Rupatita, Rūpātīta: 4 definitions


Rupatita means something in Hinduism, Sanskrit, Jainism, Prakrit. If you want to know the exact meaning, history, etymology or English translation of this term then check out the descriptions on this page. Add your comment or reference to a book if you want to contribute to this summary article.

In Hinduism

Shaktism (Shakta philosophy)

Source: Google Books: Manthanabhairavatantram

Rūpātīta (रूपातीत) refers to one of the four states of consciousness (related to four yogic states), according to the Mālinīvijayottaratantra 2.36ff, Tantrāloka 10.227, Kubjikāmatatantra chapters 17-19, Manthānabhairavatantra Kumārikākhaṇḍa 19.6ff, 44.5-8 and Kulapañcāśikā 1.8ff.—[...] We do also find profound expositions of the states of waking, dreaming and deep sleep along with Fourth state beyond them in the work of Kashmiri Śaiva exegetes. This was probably because the early Kashmiri Śaivites were influenced by the Upaniṣads and philosophical reflections (initiated originally by Buddhists) concerning the relationship between thought and consciousness and so, by extension, with its states. By the time we reach Abhinavagupta, Kashmiri Śaivism crystallizes in his work as the highest development of the Trika school. At the scriptural level, this Tantric tradition reached its apogee in the compact and systematic Mālinīvijayottaratantra. Although known and respected by the redactors of the Kumārikākhaṇḍa, it was not, of course, rated as highly as it was by Abhinava, who took this, effectively, to be the main Trika Tantra. There the four states of consciousness [i.e., Rūpātīta] are related to four yogic states as we find commonly in Kaula Tantras of various schools, including those of the goddess Kubjikā.

Source: The Śāradātilakatantra on Yoga

Rūpātīta (रूपातीत) represents one of the four stages of creation corresponding to the Sahasrāra-cakra, and is explained in terms of kuṇḍalinī by Lakṣmaṇadeśika in his 11th-century Śaradātilaka verse 25.62.—“The ‘solid mass’ (piṇḍa) is doubtlessly the kuṇḍalinī, equivalent to Śiva; the “position” (pada), on the other hand, is doubtlessly the haṃsaḥ, the inner Self of all. The “form” (rūpa) is doubtlessly the bindu of infinite lustre; the blissful union (sāmarasya) with Śiva is “form transcended” (atītarūpa)”.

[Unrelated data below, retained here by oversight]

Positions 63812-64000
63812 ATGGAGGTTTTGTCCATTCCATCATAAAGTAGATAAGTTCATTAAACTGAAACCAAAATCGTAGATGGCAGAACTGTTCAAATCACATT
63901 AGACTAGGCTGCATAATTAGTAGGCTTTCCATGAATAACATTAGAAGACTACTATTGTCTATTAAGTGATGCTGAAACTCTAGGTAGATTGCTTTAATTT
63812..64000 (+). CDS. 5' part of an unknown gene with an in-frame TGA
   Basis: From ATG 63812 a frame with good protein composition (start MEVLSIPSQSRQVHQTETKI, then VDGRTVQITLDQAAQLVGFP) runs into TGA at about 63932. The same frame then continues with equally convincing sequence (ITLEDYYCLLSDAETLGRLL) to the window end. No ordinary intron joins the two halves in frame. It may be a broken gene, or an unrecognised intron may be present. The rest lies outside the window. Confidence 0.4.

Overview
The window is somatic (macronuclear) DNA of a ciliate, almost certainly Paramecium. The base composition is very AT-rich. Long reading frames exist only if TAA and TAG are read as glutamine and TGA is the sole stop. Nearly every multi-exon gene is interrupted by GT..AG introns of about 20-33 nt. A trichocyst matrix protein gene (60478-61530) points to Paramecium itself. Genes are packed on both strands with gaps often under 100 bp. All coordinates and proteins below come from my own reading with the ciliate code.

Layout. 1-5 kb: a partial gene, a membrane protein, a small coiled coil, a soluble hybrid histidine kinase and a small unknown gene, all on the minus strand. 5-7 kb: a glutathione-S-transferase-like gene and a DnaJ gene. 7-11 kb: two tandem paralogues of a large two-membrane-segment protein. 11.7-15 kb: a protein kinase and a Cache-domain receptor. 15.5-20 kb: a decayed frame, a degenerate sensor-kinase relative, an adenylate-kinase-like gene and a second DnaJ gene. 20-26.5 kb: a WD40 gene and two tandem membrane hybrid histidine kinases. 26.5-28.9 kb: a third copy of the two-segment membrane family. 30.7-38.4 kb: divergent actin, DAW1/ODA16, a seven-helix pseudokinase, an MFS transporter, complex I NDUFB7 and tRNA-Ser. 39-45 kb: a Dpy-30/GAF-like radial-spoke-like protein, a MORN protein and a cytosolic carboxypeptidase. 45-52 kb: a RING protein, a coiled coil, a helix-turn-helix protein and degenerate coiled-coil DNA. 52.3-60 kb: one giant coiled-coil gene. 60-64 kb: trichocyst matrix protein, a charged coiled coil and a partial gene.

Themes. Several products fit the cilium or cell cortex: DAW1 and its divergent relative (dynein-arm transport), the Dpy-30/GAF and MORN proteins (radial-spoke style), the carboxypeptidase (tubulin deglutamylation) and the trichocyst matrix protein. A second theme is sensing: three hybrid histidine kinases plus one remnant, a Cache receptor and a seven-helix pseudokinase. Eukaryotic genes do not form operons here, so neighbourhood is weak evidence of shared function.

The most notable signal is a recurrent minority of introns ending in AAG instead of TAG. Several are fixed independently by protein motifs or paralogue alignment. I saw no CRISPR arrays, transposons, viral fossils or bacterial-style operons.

Note: The terms piṇḍa, pada, rūpa and rūpātīta refer to four stages of creation. These four are also said to correspond to four Cakras: piṇḍa to mūlādhāra, pada to anāhata, rūpa to ājñā and rūpātīta to sahasrāra.

Shaktism book cover
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Shakta (शाक्त, śākta) or Shaktism (śāktism) represents a tradition of Hinduism where the Goddess (Devi) is revered and worshipped. Shakta literature includes a range of scriptures, including various Agamas and Tantras, although its roots may be traced back to the Vedas.

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In Jainism

General definition (in Jainism)

Source: Google Books: Yoga in Jainism

Rūpātīt (रूपातीत्).—One of the five types of meditation (dhyāna);—The rūpātīta-dhyāna implies the meditation on the attributes of siddhātman. In other words, the rūpātīta-dhyāna is when the Yogi meditates upon the self as blissful consciousness, pure and formless.

Source: Encyclopedia of Jainism: Tattvartha Sutra 6: Influx of karmas

Rūpātīta (रूपातीत).—One of the four types of saṃsthānavicaya (contemplation of objects of structure of the universe).—What is meant by contemplation on formless self (rūpātīta) meditation? The practiser of this type of meditation considers himself like a pure formless siddha and then contemplates on the virtues of the siddha only.

General definition book cover
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Jainism is an Indian religion of Dharma whose doctrine revolves around harmlessness (ahimsa) towards every living being. The two major branches (Digambara and Svetambara) of Jainism stimulate self-control (or, shramana, ‘self-reliance’) and spiritual development through a path of peace for the soul to progess to the ultimate goal.

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